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Women Artists Selections | 2020

Hirschl & Adler


An Introduction Even before our 1971 monographic exhibition of the work of Jane Peterson—an artist who by that time had been woefully forgotten and underappreciated by the art world—Hirschl & Adler had long been a champion of women artists of the highest caliber. The major criterion for inclusion at the gallery has always been a very simple one: a work of art needs to be aesthetically superlative in both nature and quality. As long as a work of art meets this goal, the artist’s race or gender has never precluded us from handling it. While an artist’s origin certainly informs our appreciation of their work, it should never be something that works against them. Ultimately, in our mind, a work of art stands by itself. As we come to the end of Women’s History Month in the year 2020, we are very pleased that many others are joining us in celebrating these extraordinary artists who for centuries have been battling unfair societal leanings. We hope that this e-catalogue of selected works by our best female painters and sculptors, spanning the 19th to the 21st centuries, stands as indisputable evidence of their prodigious merits and abilities. We look forward to welcoming you to Hirschl & Adler Galleries and Hirschl & Adler Modern in the landmark Fuller Building on East 57th Street.

Scholarly commentaries written by our research department are available for almost every work in this catalogue.

To request a commentary or to make further inquiry, please contact: Gallery@HirschlAndAdler.com

Modern@HirschlAndAdler.com

212.535.8810

The items in this catalogue are available for purchase. All works are offered subject to prior sale.


Honoré Desmond Sharrer (1920–2009)

Nursery Rhyme, 1971 Oil on canvas, 50 5/8 x 90 1/2 in. Signed (at upper left): Sharrer RECORDED: Anastasia Kinigopoulo, “The Art of Honoré Sharrer,” American Art Review 29 (January–February 2017), pp. 88, 89 illus. in color, 111 EXHIBITED: Spanierman Gallery, New York, April 18– May 11, 2002, Honoré Sharrer: Selected Paintings and Drawings, cover detail, no. 3, pp. 20–21 illus. in color // Columbus Museum of Art, Ohio; The Pennsylvania Academy of the Fine Arts, Philadelphia; Smith College Museum of Art, Northampton, Massachusetts, February 2017–January 2018, A Dangerous Woman: Subversion and Surrealism in the Art of Honoré Sharrer, jacket detail, p. 113, pl. 15 illus. in color, p. 168 color photo of artist sitting on a table in front of picture M 10294D.011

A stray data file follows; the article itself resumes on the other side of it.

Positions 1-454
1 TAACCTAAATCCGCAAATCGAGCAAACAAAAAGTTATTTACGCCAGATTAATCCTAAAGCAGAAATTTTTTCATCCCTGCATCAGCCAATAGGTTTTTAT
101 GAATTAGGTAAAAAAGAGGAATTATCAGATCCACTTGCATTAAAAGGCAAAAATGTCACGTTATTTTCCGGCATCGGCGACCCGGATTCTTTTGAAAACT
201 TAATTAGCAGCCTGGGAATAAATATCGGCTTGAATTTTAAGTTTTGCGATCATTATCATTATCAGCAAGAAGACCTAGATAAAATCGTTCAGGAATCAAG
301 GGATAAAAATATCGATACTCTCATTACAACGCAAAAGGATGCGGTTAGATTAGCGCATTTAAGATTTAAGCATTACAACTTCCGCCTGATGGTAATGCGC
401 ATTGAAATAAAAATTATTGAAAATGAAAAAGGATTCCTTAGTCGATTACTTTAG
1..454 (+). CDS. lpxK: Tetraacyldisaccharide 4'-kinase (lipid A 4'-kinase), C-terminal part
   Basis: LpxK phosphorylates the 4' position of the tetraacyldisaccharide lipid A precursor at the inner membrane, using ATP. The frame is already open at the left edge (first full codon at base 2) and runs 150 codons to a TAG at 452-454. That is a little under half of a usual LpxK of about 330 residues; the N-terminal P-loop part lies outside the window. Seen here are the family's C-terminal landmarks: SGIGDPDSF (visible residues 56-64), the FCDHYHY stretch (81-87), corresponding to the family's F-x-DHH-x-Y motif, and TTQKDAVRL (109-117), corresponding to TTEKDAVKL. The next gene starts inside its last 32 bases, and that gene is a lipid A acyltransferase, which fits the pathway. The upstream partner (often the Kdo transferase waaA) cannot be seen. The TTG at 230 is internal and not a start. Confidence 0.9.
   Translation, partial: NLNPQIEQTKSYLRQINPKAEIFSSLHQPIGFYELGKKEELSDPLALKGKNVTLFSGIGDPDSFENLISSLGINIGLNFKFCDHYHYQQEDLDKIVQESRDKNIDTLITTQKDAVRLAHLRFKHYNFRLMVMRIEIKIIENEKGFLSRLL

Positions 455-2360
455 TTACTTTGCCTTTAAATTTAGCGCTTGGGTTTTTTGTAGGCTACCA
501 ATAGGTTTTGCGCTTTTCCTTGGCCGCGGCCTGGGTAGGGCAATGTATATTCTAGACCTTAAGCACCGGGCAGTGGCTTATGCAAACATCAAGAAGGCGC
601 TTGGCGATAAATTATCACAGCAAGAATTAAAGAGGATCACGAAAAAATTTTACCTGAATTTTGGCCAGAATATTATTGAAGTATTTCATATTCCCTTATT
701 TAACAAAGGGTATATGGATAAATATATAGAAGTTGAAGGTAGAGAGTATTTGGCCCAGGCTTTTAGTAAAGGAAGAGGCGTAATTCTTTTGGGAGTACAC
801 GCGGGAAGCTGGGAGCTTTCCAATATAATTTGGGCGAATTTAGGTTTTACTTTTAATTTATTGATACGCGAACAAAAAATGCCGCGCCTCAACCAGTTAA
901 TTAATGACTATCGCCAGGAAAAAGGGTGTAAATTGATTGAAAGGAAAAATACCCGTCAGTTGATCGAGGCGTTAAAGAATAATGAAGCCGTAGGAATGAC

Honoré Desmond Sharrer

(1920–2009)

In 1949, Mademoiselle Magazine named Honoré Sharrer “Woman Artist of the Year,” and the first dozen years of Sharrer’s career promised a successful, high-profile future. But the acclaim faded, done in by a combination of Senator Joseph McCarthy’s wave of repression, by Sharrer’s adherence to figural art in the face of the dominance of abstract expressionism in the 1950s and 1960s, and by the fact that the artist was a woman. Her “rediscovery” after her death, and the recent touring museum exhibition, A Dangerous Woman: Subversion and Surrealism in the Art of Honoré Sharrer (Columbus Museum of Art, Columbus, OH; Pennsylvania Academy of Fine Arts, Philadelphia, PA; Smith College Museum of Art, Northampton, MA), are similarly the result of social forces that are now encouraging the reexamination of an under-recognized body of work and of major talents unfairly ignored. Learn more

Hirschl & Adler is the exclusive representative of

The Estate of Honoré Sharrer Catalogue of works available upon request

Amazing Grace, 1989 Oil on canvas, 20 x 17 in. Signed (at lower right): Sharrer EXHIBITED: Columbus Museum of Art, Ohio, The Pennsylvania Academy of the Fine Arts, Philadelphia; Smith College Museum of Art, Northampton, Massachusetts, February 2017–January 2018, A Dangerous Woman: Subversion and Surrealism in the Art of Honoré Sharrer, pl. 33, p. 131 illus. in color // Hirschl & Adler Modern, New York, Honoré Sharrer: Claws Sheathed in Velvet, pp. 8, 9 illus. in color, no. 17 M 10361D


Afternoon of a Satyr, 1989 Oil on canvas, 20 x 19 7 / 8 in. Signed (at lower right): Sharrer EXHIBITED: Spanierman Gallery, New York, April 18–May 11, 2002, Honoré Sharrer: Selected Paintings and Drawings, no. 9, p. 27 illus. in color // Columbus Museum of Art, Ohio, The Pennsylvania Academy of the Fine Arts, Philadelphia; Smith College Museum of Art, Northampton, Massachusetts, February 2017–January 2018, A Dangerous Woman: Subversion and Surrealism in the Art of Honoré Sharrer, plate 32, p. 130 illus. in color // Hirschl & Adler Modern, New York, Honoré Sharrer: Claws Sheathed in Velvet, pp. 14 illus. in color, 15, no. 16 M 10294D.006